The people at Sony and Microsoft have to be a little envious of the interactive controls on the Nintendo Wii. The graphics on the Wii aren’t nearly as detailed as that on the PS3 and XBox 360, but just take a look at these videos and tell me it doesn’t look fun as hell:
I really like the Wii site too. Very clean and organized.
WDDG relaunches. Nice one, guys.
*if you’re a web geek, you’ll dig their source code.
We’re about mostly unmodified photos. That means we do not accept photos that have been overly Photoshopped. Adjustments to color and sharpness is just fine, of course. Just keep it real, baby. Here’s a handy rule: If anything has been digitally added or removed (well, besides dust), it’s probably not right for JPG.
Because remember folks, almost all the photography you see in those glossy magazines has been touched up with Photoshop, even Annie Liebovitz doesn’t let her shots go into Vanity Fair without passing through her Photoshop person.
Anyway, here’s my JPG page, and if you dig any of my photos with the ‘vote’ tag on them, vote for em I will forever be grateful.
Listen, I love my iPod, and I understand that the Cool Factor throws off any logical product price breakdowns, but does anyone ever stop to think about things for second?
I’ve been meaning to put together a chart (ala Edward Tufte) comparing all the current digital music players and their prices relative to their features.
Palm CEO Ed Colligan on the news of Apple’s iPhone (found via macnn):
“We’ve learned and struggled for a few years here figuring out how to make a decent phone,” he said. “PC guys are not going to just figure this out. They’re not going to just walk in.”
You may be right Ed, but then again, you may be wrong.
It’s also wrong to assume Apple is just ‘walking in’. They’re walking in with more than a phone. If you do a search for any of the articles published about the iPod in 2001-2002, you’ll see that all the critics were underwhelmed at it as well, and brushed it aside.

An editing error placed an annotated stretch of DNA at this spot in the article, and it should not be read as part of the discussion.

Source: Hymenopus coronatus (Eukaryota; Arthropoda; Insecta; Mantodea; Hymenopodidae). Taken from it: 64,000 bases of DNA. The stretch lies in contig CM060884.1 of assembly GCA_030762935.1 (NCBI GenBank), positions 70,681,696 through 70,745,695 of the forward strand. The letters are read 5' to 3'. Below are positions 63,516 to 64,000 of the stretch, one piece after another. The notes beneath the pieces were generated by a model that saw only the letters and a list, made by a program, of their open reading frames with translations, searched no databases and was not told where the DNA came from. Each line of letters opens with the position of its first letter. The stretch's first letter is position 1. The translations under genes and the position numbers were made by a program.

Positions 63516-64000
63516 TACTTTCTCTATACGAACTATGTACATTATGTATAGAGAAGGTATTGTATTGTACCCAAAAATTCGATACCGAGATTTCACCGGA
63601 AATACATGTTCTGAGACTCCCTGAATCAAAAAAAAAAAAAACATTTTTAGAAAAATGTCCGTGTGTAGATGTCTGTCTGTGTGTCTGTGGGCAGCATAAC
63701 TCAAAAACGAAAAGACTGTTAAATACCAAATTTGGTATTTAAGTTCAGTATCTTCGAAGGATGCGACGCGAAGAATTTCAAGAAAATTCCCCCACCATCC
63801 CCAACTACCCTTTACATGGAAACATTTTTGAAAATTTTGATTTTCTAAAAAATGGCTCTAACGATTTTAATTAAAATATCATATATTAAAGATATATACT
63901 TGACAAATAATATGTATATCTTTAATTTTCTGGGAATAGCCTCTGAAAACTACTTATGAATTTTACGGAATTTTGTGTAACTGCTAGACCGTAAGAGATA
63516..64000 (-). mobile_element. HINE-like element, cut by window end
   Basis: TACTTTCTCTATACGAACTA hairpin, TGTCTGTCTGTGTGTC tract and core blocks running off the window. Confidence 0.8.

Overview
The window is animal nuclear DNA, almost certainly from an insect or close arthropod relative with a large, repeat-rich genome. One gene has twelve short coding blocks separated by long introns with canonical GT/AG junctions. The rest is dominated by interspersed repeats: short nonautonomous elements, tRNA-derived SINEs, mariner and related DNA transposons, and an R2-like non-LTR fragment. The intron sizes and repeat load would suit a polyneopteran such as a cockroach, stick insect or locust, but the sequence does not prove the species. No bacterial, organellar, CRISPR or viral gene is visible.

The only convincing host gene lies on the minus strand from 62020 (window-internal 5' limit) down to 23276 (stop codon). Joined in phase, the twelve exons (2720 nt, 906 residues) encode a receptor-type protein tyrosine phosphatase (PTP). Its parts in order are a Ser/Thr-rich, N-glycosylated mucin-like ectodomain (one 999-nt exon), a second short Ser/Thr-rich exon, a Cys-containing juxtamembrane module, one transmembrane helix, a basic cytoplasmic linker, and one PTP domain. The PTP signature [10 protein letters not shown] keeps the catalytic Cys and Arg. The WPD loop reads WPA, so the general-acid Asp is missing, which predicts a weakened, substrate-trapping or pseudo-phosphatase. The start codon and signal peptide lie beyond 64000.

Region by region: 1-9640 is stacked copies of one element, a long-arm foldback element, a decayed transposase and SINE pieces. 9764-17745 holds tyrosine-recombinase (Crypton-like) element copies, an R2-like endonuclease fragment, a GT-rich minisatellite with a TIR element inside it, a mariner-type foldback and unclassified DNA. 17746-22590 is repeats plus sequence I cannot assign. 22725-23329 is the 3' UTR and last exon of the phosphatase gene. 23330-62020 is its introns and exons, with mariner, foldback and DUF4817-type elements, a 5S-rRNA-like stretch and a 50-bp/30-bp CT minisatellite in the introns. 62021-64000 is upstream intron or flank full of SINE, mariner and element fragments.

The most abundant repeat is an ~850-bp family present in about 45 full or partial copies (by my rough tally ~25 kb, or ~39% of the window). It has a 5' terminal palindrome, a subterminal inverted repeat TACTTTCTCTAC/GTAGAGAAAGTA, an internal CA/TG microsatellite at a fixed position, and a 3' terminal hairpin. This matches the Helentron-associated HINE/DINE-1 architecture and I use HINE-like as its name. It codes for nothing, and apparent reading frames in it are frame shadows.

It’s fun, as I re-read Ed Colligan’s quote, I see something different with my special Bullshit Decoder Ring:
“We’ve worked our asses for a few years here figuring out how to make a Treo that doesn’t have to be replaced 3 times,” he said. “Apple is not going to just figure this out. They’re not going to just take our shit away from us. Over my dead body.”
It’s nothing new, but I always find it amusing when the media creates ‘battles’ where there are none. Within the last week we’ve seen the launch of the Sony Playstation 3 and the Nintendo Wii. These are both gaming systems so obviously there’s going to be some competition by default, but the reality of the situation is that these two systems are have completely different target audiences. Actually, the case of the Nintendo Wii, it’s just a larger target.
Sony’s PS3 runs for around $600 and is being marketed as more of an entertainment center for your home than simply a video game system. The Nintendo Wii, on the other hand, is being marketed for the kid demographic and doesn’t have nearly the processing muscle as the PS3, but features some kick-ass, interactive controls (that’s the reason I personally want a Wii).